Dan Rather Says Today's Journalists Are Too Nice

Speaking in the Headlines and Biographies lecture series at Roy Thomson Hall in Toronto, Dan Rather says today's journalists have an "urge to be so polite, this mandate not to offend anyone - anywhere."

Journalists afraid to bash President Bush? That's unlikely. Of course, the president's low approval ratings have more to do with conservatives hating Bush than liberals, and Rather could not possibly understand criticisms of Bush that did not originate from left-wing MSM initiatives.

Reports Canadian Press:

The veteran U.S. television journalist lamented a trend in today's news that sees reporters rely on euphemisms and tact as though they were conducting international diplomacy instead of telling people exactly what is happening in places like Washington or Ottawa.

"I don't know where this urge to be so polite, this mandate not to offend anyone - anywhere, anytime - came from, but in a journalistic sense, I wish it would go away," he said.

Rather, the TV newsman who so famously indulged in on-air verbal jousts with former U.S. presidents Richard Nixon and George Bush, noted that outright lies are painted as mis-statements, and statements from official spokespersons are passed on without translation into plain English.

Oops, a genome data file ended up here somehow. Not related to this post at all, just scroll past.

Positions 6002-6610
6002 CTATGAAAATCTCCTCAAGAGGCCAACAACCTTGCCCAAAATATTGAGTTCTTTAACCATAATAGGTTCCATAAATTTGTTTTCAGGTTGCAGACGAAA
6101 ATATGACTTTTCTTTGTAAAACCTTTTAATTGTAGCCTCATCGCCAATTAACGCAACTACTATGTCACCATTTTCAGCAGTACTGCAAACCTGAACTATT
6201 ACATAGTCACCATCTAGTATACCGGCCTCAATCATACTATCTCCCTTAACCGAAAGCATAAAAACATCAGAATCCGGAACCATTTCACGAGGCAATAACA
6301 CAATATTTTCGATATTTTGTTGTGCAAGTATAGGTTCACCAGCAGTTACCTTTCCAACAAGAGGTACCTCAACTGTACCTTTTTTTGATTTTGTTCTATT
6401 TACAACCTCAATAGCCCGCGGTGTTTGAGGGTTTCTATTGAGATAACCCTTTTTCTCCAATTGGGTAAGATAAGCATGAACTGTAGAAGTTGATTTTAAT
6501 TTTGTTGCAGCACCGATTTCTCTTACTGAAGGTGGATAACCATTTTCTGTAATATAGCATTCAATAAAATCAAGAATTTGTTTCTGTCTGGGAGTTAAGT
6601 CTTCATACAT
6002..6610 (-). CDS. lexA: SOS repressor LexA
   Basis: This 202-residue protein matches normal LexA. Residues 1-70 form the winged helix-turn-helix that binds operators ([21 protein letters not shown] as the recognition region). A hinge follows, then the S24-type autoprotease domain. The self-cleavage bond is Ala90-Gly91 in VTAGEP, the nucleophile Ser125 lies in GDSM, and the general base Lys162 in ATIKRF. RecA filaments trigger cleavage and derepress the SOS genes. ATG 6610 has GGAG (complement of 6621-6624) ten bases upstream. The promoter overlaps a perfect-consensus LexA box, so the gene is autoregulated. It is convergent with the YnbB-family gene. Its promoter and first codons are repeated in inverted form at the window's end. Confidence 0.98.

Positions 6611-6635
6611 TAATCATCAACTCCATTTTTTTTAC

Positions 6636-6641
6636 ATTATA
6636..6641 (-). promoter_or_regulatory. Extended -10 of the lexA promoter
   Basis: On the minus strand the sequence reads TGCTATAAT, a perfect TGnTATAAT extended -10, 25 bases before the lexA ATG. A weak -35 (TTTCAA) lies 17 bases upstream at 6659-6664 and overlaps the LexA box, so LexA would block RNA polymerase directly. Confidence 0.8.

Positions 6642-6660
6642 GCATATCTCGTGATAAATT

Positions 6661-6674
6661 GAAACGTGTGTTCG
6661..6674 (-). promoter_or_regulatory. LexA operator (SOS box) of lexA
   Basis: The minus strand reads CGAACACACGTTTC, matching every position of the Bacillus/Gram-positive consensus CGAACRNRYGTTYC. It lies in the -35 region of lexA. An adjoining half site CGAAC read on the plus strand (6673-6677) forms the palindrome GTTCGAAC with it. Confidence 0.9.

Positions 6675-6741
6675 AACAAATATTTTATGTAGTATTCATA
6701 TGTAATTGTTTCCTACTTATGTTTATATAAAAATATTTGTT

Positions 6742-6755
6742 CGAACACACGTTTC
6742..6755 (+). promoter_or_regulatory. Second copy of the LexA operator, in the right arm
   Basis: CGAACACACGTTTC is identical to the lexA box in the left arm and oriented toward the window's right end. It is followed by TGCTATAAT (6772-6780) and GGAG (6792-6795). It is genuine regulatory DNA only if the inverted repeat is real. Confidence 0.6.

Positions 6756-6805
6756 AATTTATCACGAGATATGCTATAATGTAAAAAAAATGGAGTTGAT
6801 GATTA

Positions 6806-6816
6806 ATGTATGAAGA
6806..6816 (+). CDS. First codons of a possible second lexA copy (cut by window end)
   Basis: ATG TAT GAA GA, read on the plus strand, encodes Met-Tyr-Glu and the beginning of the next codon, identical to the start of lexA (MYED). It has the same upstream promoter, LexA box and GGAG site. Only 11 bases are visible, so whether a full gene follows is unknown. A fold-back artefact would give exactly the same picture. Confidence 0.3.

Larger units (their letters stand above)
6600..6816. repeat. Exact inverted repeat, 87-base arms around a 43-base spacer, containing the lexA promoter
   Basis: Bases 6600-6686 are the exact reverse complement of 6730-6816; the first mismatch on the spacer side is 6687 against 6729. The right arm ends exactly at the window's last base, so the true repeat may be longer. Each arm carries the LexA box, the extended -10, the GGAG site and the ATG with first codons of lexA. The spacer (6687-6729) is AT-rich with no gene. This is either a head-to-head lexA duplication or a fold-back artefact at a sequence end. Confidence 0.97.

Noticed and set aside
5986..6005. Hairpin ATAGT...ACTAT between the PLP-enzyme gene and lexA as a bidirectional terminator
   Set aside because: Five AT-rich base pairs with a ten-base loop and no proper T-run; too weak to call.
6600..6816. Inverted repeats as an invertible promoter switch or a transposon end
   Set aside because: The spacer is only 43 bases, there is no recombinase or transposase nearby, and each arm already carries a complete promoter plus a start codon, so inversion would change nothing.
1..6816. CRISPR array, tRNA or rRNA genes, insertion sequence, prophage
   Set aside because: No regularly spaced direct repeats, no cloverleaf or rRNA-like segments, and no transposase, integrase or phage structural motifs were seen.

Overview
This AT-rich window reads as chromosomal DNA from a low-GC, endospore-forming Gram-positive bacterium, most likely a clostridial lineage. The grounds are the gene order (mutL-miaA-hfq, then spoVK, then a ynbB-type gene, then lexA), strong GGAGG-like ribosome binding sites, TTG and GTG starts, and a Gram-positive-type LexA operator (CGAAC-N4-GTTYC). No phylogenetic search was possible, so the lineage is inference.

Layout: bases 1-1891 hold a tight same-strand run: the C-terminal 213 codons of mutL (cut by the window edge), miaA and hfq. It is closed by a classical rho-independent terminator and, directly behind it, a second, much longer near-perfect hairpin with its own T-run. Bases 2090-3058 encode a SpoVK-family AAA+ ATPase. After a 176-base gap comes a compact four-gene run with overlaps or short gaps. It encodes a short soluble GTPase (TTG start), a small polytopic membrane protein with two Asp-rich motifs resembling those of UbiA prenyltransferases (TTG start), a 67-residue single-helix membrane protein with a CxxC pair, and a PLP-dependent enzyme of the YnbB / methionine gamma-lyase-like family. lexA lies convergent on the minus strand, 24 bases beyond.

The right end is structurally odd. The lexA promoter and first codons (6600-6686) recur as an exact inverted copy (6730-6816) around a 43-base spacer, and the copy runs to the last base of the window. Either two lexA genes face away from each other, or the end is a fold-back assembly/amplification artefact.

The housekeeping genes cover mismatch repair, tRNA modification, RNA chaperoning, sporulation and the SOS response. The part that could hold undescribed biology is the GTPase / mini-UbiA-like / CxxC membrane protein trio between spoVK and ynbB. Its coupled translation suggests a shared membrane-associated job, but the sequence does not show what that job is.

"I say that particularly in this new millennium, that the American press - and I include myself in this - in some ways needs a spine transplant. It's going out of fashion to have the kind of spine that gets up and asks the tough question."

Rather does not like what is being done with blogs and the internet.

Rather also admitted to a sense of unease over all the new technologies that are emerging for the news media, from blogs to podcasts.

The many new platforms for delivering news, he said, are not expanding the flow of information.

"For the most part what we are seeing, at least in the States, is the same news and the same people delivering the news, in more places at more times.

"They are no longer by necessity out there fishing for stories as much as they once were."...

In an age when networks are closing foreign bureaus and cutting the length of news stories, he said, the perspective and knowledge provided by correspondents are more important than ever.

Instead, he said, we get headline services with an overlay of entertainment.

"If we, as a society, plan to reap the benefits of all of this marvellous new technology in any meaningful way, the old traditional news values are still the best way."